The world's longest running war has come to an end. After a half century of fighting, Colombia has made peace with the FARC, who once controlled a swath of Colombian territory as large as Switzerland. The U.S.-backed Plan Colombia played a crucial role in this success. But the true story is not the one we usually recount — and the gap between the truth and the tale is leading us down the wrong road in the Middle East and in scores of other countries fighting violence today.

Once upon a time, Washington tells itself, Colombia was nearly a failed state, its security services and government eaten away by massive drug violence, guerrilla warfare, and corruption. Then the U.S. offered massive aid under Plan Colombia to reform the military, law enforcement, and courts. The money turbo-charged President Álvaro Uribe when he came to power intent on fighting the FARC. With U.S. equipment and intelligence married to Colombian willpower, that fight so decimated the guerrillas' power that Uribe's successor, President Juan Manuel Santos, could force them to the negotiating table.

This story is partially true, and it serves as a template for Plan Merida in Mexico, CARSI in Central America, and the other 124 fragile states the U.S. now helps with security sector assistance. Build up the military and police, find a government willing to fight, throw some funds at the courts to appease the left — then reap success.

Rachel Kleinfeld
Kleinfeld is a senior fellow in the Democracy, Conflict, and Governance Program. She was the founding CEO of the Truman National Security Project.
More >

But the partial truth is dangerous. You see, the U.S. launched a program in Colombia back in the 1960s to fight a much smaller group of left-wing rebels. It was very similar to Plan Colombia. And it backfired. Instead of ending a minor insurgency, the fighting brought disparate rebels together into the original FARC. Military force, absent a legitimate government, put the insurgency on steroids.

Boy, was that a lesson we needed in Iraq in the years before the Islamic State in Iraq and Syria (ISIS) took advantage of the situation.

The real story of Colombia’s peace starts in 1991, when Colombia was the murder capital of the world. That's when Colombians, disgusted by the murder of three presidential candidates, bombings in shopping malls and an inept and brutal state response, took to the streets demanding a new Constitution. Backed by the biggest newspaper in the country, the referendum passed.

Colombians knew what Americans did not: that the root of the country's violence lay not in drugs or guerrillas, but in rotten politics. The country's two main parties had come together after fighting a mid-century civil war and made a deal: Regardless of who won elections, they would divvy up ministries and share chances for corruption and patronage power. Most of the country would have no voice, and the military and police would be kept too weak to launch a coup. Landlords would be allowed to protect themselves with private armies — the poor were out of luck.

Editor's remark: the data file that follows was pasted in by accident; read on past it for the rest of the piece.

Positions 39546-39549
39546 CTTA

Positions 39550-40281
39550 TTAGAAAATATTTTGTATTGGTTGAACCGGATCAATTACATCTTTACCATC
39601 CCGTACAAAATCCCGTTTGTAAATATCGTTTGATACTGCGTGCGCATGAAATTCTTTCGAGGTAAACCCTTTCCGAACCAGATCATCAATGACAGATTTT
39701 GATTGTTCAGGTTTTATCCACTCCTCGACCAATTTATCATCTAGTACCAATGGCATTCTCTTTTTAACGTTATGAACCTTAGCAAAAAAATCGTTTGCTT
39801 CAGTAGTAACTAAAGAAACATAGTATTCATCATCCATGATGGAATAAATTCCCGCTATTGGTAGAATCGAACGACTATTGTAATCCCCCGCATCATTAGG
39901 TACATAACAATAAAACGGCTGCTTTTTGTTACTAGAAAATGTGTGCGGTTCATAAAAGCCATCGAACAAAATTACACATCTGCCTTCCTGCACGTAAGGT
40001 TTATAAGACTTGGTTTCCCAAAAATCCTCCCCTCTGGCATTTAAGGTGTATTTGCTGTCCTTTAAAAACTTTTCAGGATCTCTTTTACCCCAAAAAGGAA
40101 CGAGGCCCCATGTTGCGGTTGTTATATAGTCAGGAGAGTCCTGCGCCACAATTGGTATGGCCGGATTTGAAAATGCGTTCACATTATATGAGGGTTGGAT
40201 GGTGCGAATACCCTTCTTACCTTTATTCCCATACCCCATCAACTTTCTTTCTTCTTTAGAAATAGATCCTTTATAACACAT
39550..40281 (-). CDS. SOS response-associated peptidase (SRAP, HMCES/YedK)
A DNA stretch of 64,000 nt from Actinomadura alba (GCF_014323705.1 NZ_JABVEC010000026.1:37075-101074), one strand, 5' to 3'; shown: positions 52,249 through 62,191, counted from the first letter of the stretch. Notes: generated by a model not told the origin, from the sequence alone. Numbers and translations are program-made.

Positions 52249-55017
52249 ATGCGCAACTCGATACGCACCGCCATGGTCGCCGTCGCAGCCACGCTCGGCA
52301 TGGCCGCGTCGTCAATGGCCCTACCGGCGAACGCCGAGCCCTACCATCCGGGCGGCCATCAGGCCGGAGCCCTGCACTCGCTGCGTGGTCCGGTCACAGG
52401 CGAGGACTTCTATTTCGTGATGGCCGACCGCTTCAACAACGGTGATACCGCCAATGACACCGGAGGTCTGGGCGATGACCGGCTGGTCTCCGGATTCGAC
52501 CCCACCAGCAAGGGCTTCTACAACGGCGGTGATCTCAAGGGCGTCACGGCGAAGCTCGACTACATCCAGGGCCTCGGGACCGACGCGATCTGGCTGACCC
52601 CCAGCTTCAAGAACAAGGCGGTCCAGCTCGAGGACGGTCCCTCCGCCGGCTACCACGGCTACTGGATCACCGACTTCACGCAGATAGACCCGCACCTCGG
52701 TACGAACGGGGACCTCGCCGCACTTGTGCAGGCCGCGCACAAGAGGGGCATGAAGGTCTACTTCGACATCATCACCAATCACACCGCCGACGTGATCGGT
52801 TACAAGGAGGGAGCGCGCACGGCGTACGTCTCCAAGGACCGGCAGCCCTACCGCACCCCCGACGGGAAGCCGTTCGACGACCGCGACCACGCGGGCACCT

Multiple RAND Corp. reports show that in fragile states with noninclusive governments, security sector assistance fails. And that's what happened in Colombia. It was this dirty deal that let left-wing intellectuals give sotto-voice support to guerrillas who seemed the only standard-bearers for the poor, and allowed the respectable right to support paramilitaries (often funded by drug cartels) who painted themselves as traditional landlord armies. It was this dirty deal let drug kingpin Pablo Escobar paint himself as a hero to the poor, apocryphally claiming that his first murder was one of those hated landlords. Only when democracy became real after the new Constitution could Colombians retake their state, reverse the corruption, and elect independent candidates — like Uribe — who paved the way for U.S. security assistance to make a difference.

What does the real story behind Colombia's peace mean for other countries? The U.S. now provides security sector assistance to 124 fragile states. We screen individual units for human rights, but pay little attention to the governance of the countries we aid. In some cases, this throws good money away. In others, it could abet the enemy. In Iraq, the U.S. spent years training and equipping the military, despite knowing that the political order was so rotten that the government was supporting Shiite militias and breaking promises to share power with Sunnis. The Sunni turn toward ISIS — or some other insurgent group — could have been predicted. When it came, ISIS made off with over $1 billion worth of U.S. equipment. In Libya, terrorist-affiliated militias stole sensitive hardware such as night-vision goggles. In Mali, years of training didn't stop a coup that was then exploited by al Qaeda.

It's time the U.S. used a new rule of thumb for security sector assistance, paying as much attention to the governance of the country as the technical prowess of the troops we train. The U.S. contributed to a great success in Colombia — and we could do the same elsewhere. But to have such success stories, we must start with truer tales.

This article was originally published in the Hill.